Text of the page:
Just over a week ago, Mariners general manager Jack Zduriencik said on multiple radio interviews that the team planned to make a qualifying offer to designated hitter and once in a while first baseman Kendrys Morales.
It was the same thing that Zduriencik said around the trade deadline as well, while mentioning they were also trying to sign Morales to a contract extension.
Basically, the Mariners can offer Morales a one-year deal worth $13.8 million. Morales and his agent Scott Boras could either accept that contract or opt out and declare for free agency. But by doing so, any team that signed Morales must forfeit its first round draft pick in the 2014 draft to the Mariners. The deadline to make a qualifying offer is five days after the World Series ends. Morales would have till 12 days until after the World Series to accept or turn down the offer. What will he do?
On Tuesday, CBS sports Jon Heyman reported that Morales will spurn the qualifying offer and opt for free agency. This information likely came directly from Boras. And it shouldn't be surprising since Boras always believes he can find better deals for his clients on the open market.
The weak free agent class this season that features only - Robinson Cano (exorbitant contract expected), Nelson Cruz (PED baggage), Brian McCann (enforcer of baseball's unwritten rules), Shin Soo-Choo (also a Boras client and looking for $100 million) gives Boras and Morales the sense that he could land a multi-year deal. According to Heyman, that multi-year deal still might come with the Mariners.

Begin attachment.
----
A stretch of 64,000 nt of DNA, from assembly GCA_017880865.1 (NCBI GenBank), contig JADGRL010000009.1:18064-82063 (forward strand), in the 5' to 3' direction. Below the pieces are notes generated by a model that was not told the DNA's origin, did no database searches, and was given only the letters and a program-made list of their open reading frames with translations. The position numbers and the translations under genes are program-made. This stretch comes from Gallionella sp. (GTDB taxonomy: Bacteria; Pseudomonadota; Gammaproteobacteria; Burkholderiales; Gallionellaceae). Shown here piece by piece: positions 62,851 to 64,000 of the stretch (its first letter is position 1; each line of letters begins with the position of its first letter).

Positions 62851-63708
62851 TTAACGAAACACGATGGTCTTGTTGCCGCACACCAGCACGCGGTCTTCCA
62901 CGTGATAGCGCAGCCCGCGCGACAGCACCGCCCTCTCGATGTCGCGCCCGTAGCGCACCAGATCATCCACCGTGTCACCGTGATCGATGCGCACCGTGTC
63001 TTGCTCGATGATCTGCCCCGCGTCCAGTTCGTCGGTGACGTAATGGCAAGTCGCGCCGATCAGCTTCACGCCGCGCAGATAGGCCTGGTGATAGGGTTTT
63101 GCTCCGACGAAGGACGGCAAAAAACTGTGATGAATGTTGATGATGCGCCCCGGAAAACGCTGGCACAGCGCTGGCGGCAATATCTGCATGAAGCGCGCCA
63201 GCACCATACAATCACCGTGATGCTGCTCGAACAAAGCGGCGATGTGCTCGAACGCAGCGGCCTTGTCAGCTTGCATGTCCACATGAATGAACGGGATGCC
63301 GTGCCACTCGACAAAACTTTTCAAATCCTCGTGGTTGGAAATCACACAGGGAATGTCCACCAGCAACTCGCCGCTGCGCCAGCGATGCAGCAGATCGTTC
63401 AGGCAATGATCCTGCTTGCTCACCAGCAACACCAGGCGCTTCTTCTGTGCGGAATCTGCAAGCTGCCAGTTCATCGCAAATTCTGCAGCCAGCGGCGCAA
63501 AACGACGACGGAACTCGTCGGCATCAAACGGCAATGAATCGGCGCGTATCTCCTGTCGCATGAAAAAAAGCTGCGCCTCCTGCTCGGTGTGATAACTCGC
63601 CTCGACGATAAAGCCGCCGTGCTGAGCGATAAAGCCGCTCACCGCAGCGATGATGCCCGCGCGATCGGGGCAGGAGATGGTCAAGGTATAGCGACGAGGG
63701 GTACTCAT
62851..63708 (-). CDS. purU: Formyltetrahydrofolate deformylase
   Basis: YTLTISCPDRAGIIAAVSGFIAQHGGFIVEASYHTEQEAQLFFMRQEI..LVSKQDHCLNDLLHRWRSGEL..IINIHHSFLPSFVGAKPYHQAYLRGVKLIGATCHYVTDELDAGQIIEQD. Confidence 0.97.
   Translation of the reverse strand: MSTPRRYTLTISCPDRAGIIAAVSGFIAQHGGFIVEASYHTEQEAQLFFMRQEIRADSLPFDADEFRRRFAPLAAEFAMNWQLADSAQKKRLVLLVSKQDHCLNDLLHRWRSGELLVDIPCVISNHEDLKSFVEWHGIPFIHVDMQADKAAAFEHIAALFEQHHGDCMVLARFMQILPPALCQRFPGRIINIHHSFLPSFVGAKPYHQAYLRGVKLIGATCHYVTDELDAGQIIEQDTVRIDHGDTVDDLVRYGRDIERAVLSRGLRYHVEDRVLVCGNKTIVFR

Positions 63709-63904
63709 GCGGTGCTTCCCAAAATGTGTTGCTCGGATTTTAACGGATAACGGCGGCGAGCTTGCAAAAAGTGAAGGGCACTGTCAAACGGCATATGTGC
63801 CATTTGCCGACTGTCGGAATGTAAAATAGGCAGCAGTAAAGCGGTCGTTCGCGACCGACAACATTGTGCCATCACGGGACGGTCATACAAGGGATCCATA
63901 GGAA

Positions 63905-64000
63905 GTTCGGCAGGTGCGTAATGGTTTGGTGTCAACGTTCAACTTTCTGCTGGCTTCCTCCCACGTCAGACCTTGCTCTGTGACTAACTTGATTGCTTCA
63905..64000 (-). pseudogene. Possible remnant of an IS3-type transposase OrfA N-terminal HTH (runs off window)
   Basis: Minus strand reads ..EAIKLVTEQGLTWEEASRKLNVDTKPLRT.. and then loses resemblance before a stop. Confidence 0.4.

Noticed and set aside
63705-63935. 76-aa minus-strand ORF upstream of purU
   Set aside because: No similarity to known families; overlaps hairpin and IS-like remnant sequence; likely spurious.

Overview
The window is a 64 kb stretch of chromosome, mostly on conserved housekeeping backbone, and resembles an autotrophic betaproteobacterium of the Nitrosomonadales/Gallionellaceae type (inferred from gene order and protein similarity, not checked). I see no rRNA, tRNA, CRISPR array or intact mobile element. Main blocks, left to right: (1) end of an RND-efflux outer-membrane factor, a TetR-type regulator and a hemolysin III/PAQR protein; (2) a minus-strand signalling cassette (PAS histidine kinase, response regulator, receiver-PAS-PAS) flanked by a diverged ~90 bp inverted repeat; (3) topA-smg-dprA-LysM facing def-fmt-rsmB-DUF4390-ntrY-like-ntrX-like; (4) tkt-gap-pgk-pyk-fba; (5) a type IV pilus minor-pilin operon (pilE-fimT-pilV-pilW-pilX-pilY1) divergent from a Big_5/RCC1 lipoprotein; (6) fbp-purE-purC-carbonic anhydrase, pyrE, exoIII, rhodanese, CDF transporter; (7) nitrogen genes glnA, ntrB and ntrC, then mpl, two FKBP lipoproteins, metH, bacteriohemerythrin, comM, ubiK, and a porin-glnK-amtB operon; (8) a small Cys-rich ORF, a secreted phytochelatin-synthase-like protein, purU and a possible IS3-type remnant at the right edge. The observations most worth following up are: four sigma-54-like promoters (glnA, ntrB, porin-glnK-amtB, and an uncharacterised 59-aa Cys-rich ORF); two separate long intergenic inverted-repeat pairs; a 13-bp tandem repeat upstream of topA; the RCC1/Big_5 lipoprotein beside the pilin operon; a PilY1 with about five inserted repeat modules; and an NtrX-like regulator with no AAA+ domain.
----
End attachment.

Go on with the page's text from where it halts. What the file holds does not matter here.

Will Morales get more per year on the open market? Probably not. But he may get a three-year deal at say $10 million per year instead?
Of course, this move could backfire on him as well. It's very similar situation to Nationals first baseman Adam LaRoche, who was coming off a career best year and turned down the Nats' qualifying offer after last season. LaRoche hoped to capitalize on it with a three or four-year contract, but found only to find no real takers on the open market. He eventually signed a two-year $24 million deal with Washington.